HK students on the Children's Council experience first-hand what really goes on in the Legislative Council


This year’s participants discuss the challenges of turning ideas into policies as they take on the role of legislative councillors

Wong Tsui-kai |

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Fifty-one young councillors gathered at Legco to discuss policy and youth-related issues.

Being a member of the Legislative Council is both a privilege and a responsibility. Lawmakers approve budgets, debate policy, and, of course, make laws.

Fifty-one local students aged 12-17 got a taste of that responsibility at the Children’s Council 2018 as they met to discuss the rights of young people in the halls of the Legco building. They were also able to present their own drafted bills before some of Hong Kong’s lawmakers.

The young councillors spent months planning their three proposed bills, which urged the government to set up a Child Health Care Voucher Scheme, to address child suicide, and to tackle student mental health issues. They did surveys, consulted experts, and spoke to government officials before writing up a motion that could be debated and voted on.

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One thing which surprised the students was how varied their interviewees‘ responses were.

Yoyo Ng Hei-yiu, 14, from Tak Oi Secondary School, worked on the motion for student mental health, and spoke to both social workers and government officials.

“Frontline workers will tell you what the issues are in a realistic, down-to-earth manner. They understand how we feel,” she said. “But officials will tell you directly, ‘This is what we need, these is the staff we lack, and this is what we’re doing to fix it.’ It makes sense, since case workers are in touch with the actual people, and officials see the numbers.”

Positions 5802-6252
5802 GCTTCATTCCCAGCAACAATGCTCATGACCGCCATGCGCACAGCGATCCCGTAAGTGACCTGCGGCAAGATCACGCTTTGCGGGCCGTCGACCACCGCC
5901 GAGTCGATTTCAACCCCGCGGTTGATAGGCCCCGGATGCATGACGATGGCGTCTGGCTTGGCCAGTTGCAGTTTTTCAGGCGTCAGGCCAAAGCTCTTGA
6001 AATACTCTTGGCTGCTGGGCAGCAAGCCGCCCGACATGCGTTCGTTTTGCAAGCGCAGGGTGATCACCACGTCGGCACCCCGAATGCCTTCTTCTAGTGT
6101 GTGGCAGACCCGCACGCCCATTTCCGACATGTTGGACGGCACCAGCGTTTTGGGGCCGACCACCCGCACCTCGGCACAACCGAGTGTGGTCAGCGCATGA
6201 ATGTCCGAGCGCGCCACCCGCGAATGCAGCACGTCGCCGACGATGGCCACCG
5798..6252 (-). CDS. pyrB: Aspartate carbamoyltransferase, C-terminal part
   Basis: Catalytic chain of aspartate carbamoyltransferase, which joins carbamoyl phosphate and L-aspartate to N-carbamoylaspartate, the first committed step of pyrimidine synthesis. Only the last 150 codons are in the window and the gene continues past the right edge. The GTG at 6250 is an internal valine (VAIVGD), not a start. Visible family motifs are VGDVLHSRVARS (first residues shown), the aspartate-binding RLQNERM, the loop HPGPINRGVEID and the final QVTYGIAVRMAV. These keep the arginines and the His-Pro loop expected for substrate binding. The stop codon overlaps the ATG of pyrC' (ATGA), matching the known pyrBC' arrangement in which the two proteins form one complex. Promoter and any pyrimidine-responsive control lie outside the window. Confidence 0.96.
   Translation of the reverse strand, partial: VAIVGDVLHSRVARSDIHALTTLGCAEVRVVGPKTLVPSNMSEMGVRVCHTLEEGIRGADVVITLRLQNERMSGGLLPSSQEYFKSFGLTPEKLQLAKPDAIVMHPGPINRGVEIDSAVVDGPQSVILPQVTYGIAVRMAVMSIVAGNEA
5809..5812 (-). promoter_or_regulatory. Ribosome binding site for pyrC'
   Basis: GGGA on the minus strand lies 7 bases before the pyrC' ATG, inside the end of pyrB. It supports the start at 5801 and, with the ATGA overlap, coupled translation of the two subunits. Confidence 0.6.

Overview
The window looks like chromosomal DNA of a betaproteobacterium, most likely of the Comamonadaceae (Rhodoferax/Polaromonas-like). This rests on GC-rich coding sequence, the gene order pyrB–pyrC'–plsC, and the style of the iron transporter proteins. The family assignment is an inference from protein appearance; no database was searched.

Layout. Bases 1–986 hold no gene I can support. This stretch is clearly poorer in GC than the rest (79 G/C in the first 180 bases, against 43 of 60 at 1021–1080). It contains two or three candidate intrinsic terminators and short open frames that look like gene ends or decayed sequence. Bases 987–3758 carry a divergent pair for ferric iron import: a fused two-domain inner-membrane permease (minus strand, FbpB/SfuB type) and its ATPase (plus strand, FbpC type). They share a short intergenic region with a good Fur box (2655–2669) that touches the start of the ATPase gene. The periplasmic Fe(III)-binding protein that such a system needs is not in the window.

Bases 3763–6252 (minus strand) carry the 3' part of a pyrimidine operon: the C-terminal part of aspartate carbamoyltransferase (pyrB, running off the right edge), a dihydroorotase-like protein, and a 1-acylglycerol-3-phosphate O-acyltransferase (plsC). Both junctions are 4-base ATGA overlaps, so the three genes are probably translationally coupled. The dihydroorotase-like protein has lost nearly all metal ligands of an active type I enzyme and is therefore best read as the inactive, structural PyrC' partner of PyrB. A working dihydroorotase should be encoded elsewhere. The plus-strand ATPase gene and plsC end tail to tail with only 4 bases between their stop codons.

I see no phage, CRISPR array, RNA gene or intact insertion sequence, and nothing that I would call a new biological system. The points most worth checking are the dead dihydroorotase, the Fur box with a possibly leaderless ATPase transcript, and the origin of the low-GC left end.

Panel guests, including lawmakers Michael Tien Puk-sun (back row, centre), Claudia Mo Man-ching (front, centre), and Chu Hoi-dick (front, right) took part in a Q&A session with students.
Photo courtesy of Children's Council 2018

La Salle College’s Wilson Chau Cheuk-him, 16, was on the team which wrote the motion on child suicide. He said he had noticed the same pattern, too. “The problem is that the people who make the policy and those who implement it don’t communicate well enough. Yes, the plan and the reality can be very different, but do the frontline people give enough feedback, and do the planners adjust their policies after the feedback?”

The councillors also had to deal with some resistance to their proposals; both officials and legislators objected to their Voucher Scheme, saying that there weren’t enough resources, and that other measures were being put in place instead.

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“We thought such a scheme could benefit all children, and we expected some resistance, but we didn’t expect legislators to object so strongly,” said 16-year-old Heep Yunn School student Cherry Ho Chin-ching.

In the end, the teens had to make compromises in their motions as they went along. As Yoyo explained, “We didn’t know how to choose from all the suggestions we received – some were realistic, some were idealistic. But even if we wanted to present something that would benefit students, like scrapping the DSEs … it’s just not possible in Hong Kong.”

The meeting itself took place during the closing ceremony of this year’s council on October 13. It was a tight squeeze fitting everyone in; with only four hours and more than 50 people all waiting their turn to speak, each person was only given two minutes before they would be stopped.

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Despite this, however, the meeting still proved a valuable opportunity for the teens to share their thoughts and ideas on more equal terms with those in power.

“Even if we have a platform to speak from, sometimes adults don’t listen,” said Wilson. “They think we don’t have anything constructive to say.”

“It’s not as easy as it looks,” Cherry said of the work that went into preparing for the Children’s Council. “There were a long of late night meetings, so you have to be mentally prepared. But it’s worth it.”

Edited by Charlotte Ames-Ettridge

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